Organization: For a small company they were pretty well organized.  We walked right up to the table for packet pickup, there were plenty of volunteers who were very cheery and vocal, and communication was pretty solid!  Brokeman's Running Company puts on a handful of cost-efficient races across Ohio, most of which are full marathons, so they're no strangers to races.  I'm pretty sure they do their own timing too, making them a pretty self-sufficient company.  This race offered a few different distances so runners of all abilities could participate, and interestingly, each bib was marked with not only the distance but a map of the race course, printed up-side down for runners to read properly when they pull up their shirts to look!  Very clever, I've definitely never seen that before but it's a great way to help your runners stay on course!

The Course:  The Warmup was fully contained in a large metropark about a half hour outside of Columbus.  I loved the scenery but hated crossing the wooden bridges throughout the park.  On such a cold day, they were pretty iced up and there was little hope of the buildup melting.  The very long bridge we crossed twice (right before and right after the turnaround) was treacherous and many participants grabbed the handrails to inch along the curved bridge, afraid the ice and incline would lead to injury.  I carefully tried to pick my way across at a run, but had to slow up a few times for obvious ice patches.  In the spring and fall, I bet this course is stunning!  BIG points for the Swedish fish aid station, too...


The Swag:  Here's the thing about Brokeman's races: they're supposed to be cost-effective, with minimal frills to help keep the cost low.  As you can see, it's the smallest race bib I've ever seen (and I get a kick out of the late signups receiving bibs that say "procrastinator" instead of their chosen distance) but it's pretty cool that I could look at the route map during the race.  My "medal" is just a block of wood with a stamped-on image and a piece of twine as the ribbon; no one receives a shirt unless you want to buy one from their gear store.  This wouldn't be an awful setup, if the race were actually lower cost, but even the earlier entry fees weren't all that cheap!  While writing this, I've tried to look up the fee schedule for the race but this event's webpage doesn't want to load for me, so I can't give you an exact cost but I remember being shocked at how expensive this "cheap, no frills" race actually was.  With no police or city costs on such a well-contained course, and very economical swag, I'd expect a race called "Brokeman's" to be far less expensive.  This was one of the worst values for my money, of all the many races I have run!

The Bottom Line:  I'm glad I got a January half in, and the course was picturesque, but I wouldn't pay for this race again.  There are other races that give you more for your money, and I'm not sure I'm the biggest fan of the no-cup water stops.  I get the environmental impact, but it makes a lot of people have to run a different race than they maybe trained to run.  I'll pass for next year and look for something in a warmer climate with better value for next January.

How much emphasis do you put on a race's "bang for the buck"?  Will a nice or challenging course outweigh a lack of swag if you're debating between races at a similar cost?  Would you prefer a cup-free course or would you rather be able to grab your cup as you pass the stations?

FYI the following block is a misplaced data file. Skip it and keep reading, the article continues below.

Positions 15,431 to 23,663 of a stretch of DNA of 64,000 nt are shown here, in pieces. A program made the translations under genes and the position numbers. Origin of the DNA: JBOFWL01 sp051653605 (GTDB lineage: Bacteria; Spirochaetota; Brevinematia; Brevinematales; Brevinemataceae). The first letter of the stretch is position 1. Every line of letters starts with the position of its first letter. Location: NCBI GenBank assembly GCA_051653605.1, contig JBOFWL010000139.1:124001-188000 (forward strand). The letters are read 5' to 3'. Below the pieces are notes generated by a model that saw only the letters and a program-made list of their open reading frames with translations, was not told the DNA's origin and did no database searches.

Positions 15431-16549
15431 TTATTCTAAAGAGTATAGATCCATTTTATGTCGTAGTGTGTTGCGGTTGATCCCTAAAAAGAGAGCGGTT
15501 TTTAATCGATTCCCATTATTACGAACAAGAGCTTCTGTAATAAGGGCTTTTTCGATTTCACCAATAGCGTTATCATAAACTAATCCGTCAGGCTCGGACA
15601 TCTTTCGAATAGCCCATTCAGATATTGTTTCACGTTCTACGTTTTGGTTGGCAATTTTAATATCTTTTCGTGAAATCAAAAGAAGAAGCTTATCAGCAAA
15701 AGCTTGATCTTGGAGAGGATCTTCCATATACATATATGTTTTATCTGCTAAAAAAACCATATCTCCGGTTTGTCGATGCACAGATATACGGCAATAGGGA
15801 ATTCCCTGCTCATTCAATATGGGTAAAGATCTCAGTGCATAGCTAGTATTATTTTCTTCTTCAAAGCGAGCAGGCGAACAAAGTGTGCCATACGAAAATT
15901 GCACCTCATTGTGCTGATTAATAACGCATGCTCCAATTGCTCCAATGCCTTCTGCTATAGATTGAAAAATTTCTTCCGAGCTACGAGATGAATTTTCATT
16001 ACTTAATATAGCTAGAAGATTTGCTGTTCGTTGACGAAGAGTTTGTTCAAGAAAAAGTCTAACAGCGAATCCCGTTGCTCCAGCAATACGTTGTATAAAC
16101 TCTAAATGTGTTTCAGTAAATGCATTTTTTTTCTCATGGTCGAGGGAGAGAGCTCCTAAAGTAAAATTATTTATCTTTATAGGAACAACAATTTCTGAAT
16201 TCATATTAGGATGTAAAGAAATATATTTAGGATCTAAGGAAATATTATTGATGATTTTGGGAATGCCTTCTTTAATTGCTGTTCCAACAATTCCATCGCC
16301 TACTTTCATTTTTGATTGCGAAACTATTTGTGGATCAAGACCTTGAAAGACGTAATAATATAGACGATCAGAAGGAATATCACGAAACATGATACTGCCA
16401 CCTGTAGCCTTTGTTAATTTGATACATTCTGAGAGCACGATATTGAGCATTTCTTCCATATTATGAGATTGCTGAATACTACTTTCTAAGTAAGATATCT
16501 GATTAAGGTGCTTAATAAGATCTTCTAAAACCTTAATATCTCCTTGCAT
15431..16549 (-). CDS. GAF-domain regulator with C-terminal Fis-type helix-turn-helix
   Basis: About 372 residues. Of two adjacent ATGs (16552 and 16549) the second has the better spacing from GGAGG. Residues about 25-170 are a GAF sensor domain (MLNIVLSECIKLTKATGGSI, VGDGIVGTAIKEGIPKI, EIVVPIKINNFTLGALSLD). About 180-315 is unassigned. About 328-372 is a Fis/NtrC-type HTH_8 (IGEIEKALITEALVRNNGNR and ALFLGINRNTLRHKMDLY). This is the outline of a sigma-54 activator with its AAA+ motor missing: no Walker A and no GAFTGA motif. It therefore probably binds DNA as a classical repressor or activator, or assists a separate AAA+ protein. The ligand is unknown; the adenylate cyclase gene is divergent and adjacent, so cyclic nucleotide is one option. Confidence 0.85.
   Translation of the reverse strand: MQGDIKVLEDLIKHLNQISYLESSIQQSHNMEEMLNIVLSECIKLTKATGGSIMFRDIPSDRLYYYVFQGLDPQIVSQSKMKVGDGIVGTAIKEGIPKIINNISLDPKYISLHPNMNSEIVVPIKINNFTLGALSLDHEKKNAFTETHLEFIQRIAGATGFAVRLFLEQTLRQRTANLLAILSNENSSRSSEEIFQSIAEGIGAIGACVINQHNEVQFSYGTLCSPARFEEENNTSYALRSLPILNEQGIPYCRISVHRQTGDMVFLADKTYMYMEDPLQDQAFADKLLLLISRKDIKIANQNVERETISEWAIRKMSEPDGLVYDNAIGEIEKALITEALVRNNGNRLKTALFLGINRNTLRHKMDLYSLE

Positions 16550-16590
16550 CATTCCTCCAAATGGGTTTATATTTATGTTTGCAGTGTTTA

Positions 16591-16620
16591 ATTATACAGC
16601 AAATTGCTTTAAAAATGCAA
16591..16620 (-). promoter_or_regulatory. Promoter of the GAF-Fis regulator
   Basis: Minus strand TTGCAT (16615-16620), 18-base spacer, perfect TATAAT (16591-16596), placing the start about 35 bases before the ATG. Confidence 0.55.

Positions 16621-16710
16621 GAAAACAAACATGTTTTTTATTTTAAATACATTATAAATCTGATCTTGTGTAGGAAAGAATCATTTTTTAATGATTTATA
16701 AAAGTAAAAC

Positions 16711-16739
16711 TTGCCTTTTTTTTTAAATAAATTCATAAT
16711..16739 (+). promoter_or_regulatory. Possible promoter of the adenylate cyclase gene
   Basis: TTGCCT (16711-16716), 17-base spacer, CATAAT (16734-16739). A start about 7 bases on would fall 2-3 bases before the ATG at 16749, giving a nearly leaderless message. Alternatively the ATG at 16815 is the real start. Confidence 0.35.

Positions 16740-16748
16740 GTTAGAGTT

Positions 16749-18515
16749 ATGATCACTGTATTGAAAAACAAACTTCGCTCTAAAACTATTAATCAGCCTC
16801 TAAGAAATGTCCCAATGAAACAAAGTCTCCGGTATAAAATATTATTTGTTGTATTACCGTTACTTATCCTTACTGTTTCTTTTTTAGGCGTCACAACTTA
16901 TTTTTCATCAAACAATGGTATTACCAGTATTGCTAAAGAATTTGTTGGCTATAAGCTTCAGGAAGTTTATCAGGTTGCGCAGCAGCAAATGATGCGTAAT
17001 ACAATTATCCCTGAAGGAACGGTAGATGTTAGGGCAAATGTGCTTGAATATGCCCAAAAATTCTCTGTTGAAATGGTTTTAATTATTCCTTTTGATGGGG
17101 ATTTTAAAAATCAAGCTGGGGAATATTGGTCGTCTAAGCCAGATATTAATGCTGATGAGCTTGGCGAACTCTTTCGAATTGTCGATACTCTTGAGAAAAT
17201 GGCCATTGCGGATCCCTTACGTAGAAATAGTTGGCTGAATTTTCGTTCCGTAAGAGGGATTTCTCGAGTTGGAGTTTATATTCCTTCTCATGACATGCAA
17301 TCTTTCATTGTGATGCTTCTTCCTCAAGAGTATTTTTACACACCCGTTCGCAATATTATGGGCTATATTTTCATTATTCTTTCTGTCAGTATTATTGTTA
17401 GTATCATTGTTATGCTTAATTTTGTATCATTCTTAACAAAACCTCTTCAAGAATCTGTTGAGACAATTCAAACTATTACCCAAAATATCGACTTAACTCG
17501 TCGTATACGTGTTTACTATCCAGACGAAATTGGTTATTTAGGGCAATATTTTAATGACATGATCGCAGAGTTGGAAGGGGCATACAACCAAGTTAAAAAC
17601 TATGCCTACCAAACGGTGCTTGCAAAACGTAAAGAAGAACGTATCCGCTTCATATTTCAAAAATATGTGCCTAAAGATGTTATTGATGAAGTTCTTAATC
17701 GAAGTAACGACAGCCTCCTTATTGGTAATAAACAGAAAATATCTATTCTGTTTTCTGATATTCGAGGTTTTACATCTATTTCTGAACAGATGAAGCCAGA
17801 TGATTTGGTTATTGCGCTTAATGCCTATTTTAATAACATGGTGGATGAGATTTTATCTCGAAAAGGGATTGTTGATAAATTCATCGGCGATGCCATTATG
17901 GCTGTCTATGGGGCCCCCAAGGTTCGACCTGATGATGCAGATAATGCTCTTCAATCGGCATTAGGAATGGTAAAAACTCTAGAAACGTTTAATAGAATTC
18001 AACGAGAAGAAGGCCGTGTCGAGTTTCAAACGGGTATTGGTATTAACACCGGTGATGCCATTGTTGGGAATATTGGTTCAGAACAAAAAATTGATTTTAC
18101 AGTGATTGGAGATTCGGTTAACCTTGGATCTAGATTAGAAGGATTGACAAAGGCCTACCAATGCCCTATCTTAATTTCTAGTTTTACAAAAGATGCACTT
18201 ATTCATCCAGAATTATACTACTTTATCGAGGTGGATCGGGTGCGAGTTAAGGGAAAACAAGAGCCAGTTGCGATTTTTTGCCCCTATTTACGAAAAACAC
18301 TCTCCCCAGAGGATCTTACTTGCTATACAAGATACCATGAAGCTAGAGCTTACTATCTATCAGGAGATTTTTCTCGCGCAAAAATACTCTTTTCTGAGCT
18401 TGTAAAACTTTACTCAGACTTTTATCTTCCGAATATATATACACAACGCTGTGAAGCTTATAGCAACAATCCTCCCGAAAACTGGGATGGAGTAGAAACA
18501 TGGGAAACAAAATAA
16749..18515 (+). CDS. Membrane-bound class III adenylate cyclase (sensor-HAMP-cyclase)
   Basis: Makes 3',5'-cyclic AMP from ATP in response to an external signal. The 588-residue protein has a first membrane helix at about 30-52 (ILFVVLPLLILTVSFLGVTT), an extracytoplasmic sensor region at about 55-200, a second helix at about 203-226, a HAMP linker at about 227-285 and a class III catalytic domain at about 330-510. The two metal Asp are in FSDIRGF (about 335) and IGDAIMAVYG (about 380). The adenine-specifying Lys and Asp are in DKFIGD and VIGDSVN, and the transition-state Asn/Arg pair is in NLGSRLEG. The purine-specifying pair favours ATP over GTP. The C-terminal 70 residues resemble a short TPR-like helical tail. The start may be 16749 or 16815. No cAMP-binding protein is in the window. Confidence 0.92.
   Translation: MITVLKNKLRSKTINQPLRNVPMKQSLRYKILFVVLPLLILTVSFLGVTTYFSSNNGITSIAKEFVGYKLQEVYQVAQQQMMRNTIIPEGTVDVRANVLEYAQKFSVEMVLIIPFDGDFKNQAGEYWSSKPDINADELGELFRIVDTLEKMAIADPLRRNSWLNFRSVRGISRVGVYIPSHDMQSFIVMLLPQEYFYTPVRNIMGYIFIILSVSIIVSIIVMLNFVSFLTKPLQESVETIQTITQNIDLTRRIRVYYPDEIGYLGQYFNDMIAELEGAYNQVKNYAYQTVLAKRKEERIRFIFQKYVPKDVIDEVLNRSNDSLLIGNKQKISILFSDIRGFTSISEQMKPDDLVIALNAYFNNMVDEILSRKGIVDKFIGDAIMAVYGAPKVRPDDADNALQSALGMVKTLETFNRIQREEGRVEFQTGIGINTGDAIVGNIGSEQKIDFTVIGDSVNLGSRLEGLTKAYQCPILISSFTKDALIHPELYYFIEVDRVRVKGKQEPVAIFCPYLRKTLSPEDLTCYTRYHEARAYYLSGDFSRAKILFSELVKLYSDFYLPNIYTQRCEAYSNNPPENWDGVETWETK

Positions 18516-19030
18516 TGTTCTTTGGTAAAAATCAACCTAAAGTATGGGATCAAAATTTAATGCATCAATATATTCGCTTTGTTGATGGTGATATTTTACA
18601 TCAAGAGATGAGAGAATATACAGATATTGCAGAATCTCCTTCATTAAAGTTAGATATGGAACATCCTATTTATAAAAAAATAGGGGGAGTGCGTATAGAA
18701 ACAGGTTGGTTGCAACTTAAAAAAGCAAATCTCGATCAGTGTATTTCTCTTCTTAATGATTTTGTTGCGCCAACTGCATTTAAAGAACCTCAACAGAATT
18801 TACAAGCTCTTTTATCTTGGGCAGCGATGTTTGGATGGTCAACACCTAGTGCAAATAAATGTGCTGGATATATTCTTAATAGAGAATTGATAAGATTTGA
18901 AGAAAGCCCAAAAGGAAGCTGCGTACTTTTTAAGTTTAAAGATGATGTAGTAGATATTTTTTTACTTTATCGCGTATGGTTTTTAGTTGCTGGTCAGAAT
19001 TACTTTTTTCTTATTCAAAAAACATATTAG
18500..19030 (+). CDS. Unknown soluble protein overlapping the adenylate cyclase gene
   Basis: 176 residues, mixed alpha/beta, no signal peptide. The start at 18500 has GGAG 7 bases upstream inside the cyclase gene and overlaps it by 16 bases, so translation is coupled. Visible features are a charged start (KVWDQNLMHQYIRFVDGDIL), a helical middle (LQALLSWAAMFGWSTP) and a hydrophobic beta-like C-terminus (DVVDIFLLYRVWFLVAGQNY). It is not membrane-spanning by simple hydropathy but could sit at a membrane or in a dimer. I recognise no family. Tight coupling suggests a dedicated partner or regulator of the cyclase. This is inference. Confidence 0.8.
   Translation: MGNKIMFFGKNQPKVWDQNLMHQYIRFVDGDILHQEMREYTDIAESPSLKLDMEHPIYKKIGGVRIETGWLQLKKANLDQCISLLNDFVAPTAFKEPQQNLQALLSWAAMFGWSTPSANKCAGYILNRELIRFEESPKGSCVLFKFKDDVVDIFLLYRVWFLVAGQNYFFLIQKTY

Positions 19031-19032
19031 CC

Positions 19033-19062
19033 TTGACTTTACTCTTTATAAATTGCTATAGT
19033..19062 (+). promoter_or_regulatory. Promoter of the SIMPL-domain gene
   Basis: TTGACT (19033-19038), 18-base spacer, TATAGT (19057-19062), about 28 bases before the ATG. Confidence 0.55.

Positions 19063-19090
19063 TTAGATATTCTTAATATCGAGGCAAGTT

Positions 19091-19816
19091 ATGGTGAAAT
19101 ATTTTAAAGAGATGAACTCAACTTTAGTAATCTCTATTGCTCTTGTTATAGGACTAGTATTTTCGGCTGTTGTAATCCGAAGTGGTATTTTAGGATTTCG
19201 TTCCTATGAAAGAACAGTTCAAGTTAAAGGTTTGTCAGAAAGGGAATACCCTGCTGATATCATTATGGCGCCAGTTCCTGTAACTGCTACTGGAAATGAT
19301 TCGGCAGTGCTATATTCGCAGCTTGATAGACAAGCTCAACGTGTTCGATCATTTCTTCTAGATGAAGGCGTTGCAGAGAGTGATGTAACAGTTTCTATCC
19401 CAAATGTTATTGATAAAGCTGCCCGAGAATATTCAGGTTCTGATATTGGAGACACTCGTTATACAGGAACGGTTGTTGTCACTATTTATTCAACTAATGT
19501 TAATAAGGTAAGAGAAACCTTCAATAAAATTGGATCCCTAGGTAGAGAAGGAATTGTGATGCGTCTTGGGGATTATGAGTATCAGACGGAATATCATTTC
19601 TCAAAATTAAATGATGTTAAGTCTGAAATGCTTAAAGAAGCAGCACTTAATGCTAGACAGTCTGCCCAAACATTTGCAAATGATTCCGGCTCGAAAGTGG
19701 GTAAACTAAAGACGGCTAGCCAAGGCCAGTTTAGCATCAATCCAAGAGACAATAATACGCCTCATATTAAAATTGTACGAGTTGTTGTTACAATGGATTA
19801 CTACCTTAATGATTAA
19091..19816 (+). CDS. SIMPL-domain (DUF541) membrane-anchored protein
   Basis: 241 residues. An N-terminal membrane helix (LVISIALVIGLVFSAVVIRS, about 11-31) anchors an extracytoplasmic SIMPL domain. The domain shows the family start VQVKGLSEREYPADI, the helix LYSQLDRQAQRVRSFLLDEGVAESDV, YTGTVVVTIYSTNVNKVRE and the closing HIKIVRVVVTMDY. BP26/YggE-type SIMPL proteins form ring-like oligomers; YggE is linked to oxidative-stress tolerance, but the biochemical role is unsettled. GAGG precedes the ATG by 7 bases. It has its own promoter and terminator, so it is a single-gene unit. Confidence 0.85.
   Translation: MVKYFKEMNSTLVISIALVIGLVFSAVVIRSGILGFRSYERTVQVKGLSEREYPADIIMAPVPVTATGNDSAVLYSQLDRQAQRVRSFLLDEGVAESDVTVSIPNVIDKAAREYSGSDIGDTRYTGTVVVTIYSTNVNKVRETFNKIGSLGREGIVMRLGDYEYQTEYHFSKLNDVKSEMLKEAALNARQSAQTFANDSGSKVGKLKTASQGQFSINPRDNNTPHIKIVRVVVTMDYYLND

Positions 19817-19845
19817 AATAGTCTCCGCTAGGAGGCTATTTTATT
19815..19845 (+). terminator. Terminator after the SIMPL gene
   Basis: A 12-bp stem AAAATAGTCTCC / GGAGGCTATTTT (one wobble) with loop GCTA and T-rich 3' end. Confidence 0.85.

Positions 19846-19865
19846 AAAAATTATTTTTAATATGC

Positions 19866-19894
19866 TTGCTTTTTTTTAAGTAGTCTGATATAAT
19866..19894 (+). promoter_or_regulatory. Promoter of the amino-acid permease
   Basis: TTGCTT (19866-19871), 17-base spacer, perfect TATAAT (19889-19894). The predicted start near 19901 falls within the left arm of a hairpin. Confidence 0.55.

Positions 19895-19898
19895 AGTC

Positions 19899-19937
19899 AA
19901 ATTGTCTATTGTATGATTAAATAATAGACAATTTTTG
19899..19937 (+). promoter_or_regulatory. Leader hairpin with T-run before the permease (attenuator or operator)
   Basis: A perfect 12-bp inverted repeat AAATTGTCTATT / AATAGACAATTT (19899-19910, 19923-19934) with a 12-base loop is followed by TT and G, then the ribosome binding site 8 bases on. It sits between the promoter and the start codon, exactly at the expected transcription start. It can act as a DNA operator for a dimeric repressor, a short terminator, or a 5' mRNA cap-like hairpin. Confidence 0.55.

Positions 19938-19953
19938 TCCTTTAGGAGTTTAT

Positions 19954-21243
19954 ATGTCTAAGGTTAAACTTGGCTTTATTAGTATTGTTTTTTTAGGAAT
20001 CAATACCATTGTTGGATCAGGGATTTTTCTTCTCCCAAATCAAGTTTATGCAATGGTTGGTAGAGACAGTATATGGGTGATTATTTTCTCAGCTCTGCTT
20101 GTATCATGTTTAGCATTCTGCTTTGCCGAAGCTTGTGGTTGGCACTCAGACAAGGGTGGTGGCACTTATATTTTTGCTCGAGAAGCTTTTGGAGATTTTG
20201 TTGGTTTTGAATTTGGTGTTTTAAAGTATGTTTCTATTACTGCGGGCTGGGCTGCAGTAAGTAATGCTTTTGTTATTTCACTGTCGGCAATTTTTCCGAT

Thursday, July 20, 2017

Home Ownership - Thinking Out Loud Thursday

It's been just under seven months of living in my new home, and I must say I'm LOVING it.  Being on my own schedule has been so wonderful, having my belongings around me helps me to relax a little more, and that feeling of "Adultness" is creeping back into my life.  I had dearly missed feeling like my life is my own!

Slowly, the rooms are coming together.  There's so much work to be done still, but I have plenty of time to make this house truly my own.  For now, I have a comfy, useable living room and bedroom; a fully functional kitchen with my own food stocked in the pantry; a nice office that's just about complete pending some wall art; and a craft room that is unfolding one day at a time.  Some rooms need accents and decor, but for the most part the house is liveable.  My "dining room" is giving me some trouble, since I'd rather have it be more of a mock solarium/hippie nook than put a table I'll never use in there and essentially losing the room...  And my basement will be an ongoing battle as I figure out how to arrange my storage, but eventually it'll include a game room and a home gym (which of course you'll see grow and develop right here).


Kaalia finally seems adjusted and actually is allowed free roam of the house while I'm out, which gives her the same sense of freedom I've been enjoying.  I also recently managed to get some fencing up, however temporary, in the sections of my backyard that needed barriers.  Now she can roam free when I let her out instead of being hooked on her yard leash and confined to a small section of the yard.  Playing Frisbee is so much easier now!

I'm finding that with a home totally my own, all my messy tendencies are slowly vanishing.  I do the dishes and the laundry regularly.  I keep my rooms tidy.  I put things away and am even getting a better system in place for organizing my clothes, accessories, crafts, and kitchen items.  Something about this perfect home has me finally believing in myself in new ways...  I've even revamped my wardrobe to dress in ways that make me feel good and confident!  The pieces are finally coming together.